A Greek Thanksgiving may include more than one type of pita, like spanakopita (a savory spinach pie filled with feta cheese wrapped in flaky phyllo dough) or tiropita (cheese pita and a popular Greek street food). For a more autumnal pita, kolokithopita fits the bill as it’s made with fresh zucchini, feta cheese, and herbs — but if you like, you can swap the zucchini for summer squash. 

When it comes to dessert, consider a Greek version of a pumpkin pie with golden, buttery phyllo crust. Greek or not, Yoleni’s in Providence will inspire your Thanksgiving menu. Here you’ll find more than 800 different artisanal products and a fresh deli with gourmet delights. 

No matter the purpose or perspective of your Thanksgiving gathering, the idea is to be with the ones we love. While passing around plates at the family table and later retiring on the couch with Uncle Danny to watch some football as tryptophan-induced nap overcomes you. Family isn’t only defined by those with whom you share DNA. Many people celebrate with friends who are chosen family and celebrate Friendsgiving around or in lieu of the traditional Thanksgiving holiday.

An obvious collision of the words “friends” and Thanksgiving,” Friendsgiving was officially added to the Merriam-Webster dictionary in 2020. Though the origins of the word can be attributed to many sources, the term became enormously popular after being used in an episode of the television hit series Friends.

A Thanksgiving dinner celebrated by friends, many people host Friendsgiving dinner a day or two before the official Thanksgiving holiday either in advance of the rush of holiday travel (AAA predicts 53.4 million people to travel for the Thanksgiving holiday, up 13% from 2020, bringing travel volumes within 5% of pre-pandemic levels in 2019) or as a welcome dinner with friends who have traveled from near and far. Potluck meals are popular at such gatherings, but catered dinners and choreographed dish assignments can bring an added element for a cohesive menu.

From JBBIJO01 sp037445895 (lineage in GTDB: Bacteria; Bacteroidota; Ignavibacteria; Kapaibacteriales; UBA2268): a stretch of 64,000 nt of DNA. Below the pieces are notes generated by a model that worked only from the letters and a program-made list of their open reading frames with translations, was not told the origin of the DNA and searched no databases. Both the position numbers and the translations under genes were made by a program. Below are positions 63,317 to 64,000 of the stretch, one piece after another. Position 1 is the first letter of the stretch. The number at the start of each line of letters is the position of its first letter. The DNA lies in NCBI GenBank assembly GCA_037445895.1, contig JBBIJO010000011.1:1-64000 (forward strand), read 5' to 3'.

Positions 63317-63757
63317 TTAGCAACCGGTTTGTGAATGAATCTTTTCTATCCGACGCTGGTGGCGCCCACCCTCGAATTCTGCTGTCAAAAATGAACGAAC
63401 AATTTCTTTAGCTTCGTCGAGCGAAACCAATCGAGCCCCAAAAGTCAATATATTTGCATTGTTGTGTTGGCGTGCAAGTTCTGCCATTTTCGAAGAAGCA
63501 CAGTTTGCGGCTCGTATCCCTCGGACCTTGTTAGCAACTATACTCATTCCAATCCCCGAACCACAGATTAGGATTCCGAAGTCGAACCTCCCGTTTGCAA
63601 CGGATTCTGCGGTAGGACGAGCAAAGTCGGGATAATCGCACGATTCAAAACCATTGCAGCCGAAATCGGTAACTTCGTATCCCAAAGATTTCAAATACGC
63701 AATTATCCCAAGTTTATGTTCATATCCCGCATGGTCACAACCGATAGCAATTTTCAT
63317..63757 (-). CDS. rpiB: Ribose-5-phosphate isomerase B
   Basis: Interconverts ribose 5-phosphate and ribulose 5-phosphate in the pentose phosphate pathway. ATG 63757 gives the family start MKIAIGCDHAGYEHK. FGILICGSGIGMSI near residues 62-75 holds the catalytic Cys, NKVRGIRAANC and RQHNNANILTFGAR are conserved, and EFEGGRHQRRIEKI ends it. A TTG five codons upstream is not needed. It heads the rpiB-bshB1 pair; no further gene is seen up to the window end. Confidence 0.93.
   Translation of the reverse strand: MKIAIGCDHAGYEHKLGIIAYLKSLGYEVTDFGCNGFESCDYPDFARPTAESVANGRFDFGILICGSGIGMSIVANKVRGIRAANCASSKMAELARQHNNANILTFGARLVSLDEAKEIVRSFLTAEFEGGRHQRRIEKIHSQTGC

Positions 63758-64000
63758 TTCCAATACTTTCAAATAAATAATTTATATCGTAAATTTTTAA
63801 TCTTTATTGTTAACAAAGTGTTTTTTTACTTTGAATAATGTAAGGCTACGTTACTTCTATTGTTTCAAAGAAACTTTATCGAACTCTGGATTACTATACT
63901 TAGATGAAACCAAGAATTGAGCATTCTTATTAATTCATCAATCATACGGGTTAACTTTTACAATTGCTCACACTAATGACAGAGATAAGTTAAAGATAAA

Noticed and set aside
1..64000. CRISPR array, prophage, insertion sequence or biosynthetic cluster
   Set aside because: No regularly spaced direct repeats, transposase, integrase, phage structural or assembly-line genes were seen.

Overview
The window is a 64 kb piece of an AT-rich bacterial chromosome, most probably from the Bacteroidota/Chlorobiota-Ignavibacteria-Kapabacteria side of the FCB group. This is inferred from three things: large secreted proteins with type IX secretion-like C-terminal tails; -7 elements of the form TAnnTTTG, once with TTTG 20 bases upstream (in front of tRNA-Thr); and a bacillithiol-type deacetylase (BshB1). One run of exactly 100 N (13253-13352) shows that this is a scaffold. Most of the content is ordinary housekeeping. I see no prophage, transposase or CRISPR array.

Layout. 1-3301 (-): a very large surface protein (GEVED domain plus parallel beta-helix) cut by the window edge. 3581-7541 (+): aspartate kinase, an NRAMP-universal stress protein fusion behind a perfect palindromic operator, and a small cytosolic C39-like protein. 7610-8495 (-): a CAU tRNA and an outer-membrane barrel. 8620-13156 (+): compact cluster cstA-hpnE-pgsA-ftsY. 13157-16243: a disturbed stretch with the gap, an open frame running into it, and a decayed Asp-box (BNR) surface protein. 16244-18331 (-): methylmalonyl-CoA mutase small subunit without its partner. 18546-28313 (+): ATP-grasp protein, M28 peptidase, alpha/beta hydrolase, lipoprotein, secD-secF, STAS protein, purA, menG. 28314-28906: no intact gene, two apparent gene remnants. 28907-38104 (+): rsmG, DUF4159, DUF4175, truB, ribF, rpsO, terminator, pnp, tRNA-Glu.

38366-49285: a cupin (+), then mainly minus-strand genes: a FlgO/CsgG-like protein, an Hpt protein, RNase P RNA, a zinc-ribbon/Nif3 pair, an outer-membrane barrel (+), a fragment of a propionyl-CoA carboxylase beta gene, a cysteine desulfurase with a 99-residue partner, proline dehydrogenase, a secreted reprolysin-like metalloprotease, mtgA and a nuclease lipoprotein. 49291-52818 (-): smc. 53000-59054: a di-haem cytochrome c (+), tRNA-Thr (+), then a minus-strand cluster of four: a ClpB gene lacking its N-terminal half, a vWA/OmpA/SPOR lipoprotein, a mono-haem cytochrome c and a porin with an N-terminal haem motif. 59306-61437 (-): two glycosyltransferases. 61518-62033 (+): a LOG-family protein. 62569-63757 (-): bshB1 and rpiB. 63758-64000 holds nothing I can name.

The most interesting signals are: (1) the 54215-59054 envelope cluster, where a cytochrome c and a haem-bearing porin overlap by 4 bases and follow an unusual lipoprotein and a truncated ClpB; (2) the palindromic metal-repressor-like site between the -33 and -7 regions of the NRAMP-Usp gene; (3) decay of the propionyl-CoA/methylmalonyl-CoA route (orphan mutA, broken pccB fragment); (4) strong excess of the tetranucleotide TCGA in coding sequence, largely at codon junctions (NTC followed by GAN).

Some countries in the Far East also celebrate a holiday to give thanks for fall harvest in a tradition that dates back 3,000 years. The Mid-Autumn Festival, sometimes called the Moon Festival, is celebrated in mainland China, Taiwan, Hong Kong, Macau, and Vietnam, in addition to Chinese and Vietnamese communities around the globe. A version of the holiday is celebrated in Japan, Korea, and throughout Southeast Asia as well. 

Taking place annually on the 15th day of the eighth month in the Chinese calendar (usually in September), the date coincides with the full moon. In addition to being thankful for the harvest, people also pray for longevity (in Chinese culture, the moon is also associated with fertility and represents a pregnant woman) and good fortune.

Traditional Chinese Mooncakes are often shared as they symbolize prosperity and unity.

Mooncakes are the traditional food enjoyed during the Mid-Autumn Festival (which is why some people call it the Mooncake Festival). Historically, these little round cakes are filled with sweet bean paste, lotus seed paste or red date paste, and mini salted duck egg yolks, but the sweet or savory treats can also be filled with roast pork, vegetables, dried ham, or mixed nuts. Tea is the common beverage pairing with mooncakes.

As the festival name indicates, lanterns are a big part of the event. After dinner, children may carry around lanterns, while other people release the lanterns into the sky with the hopes of prosperity and good fortune.

So many cultures from around the world have integrated their food traditions into our own American ones so there can be a variety of dishes at any given Thanksgiving table.

No matter how you celebrate this month, we join you in giving thanks for the bounty of delicious foods we get to enjoy.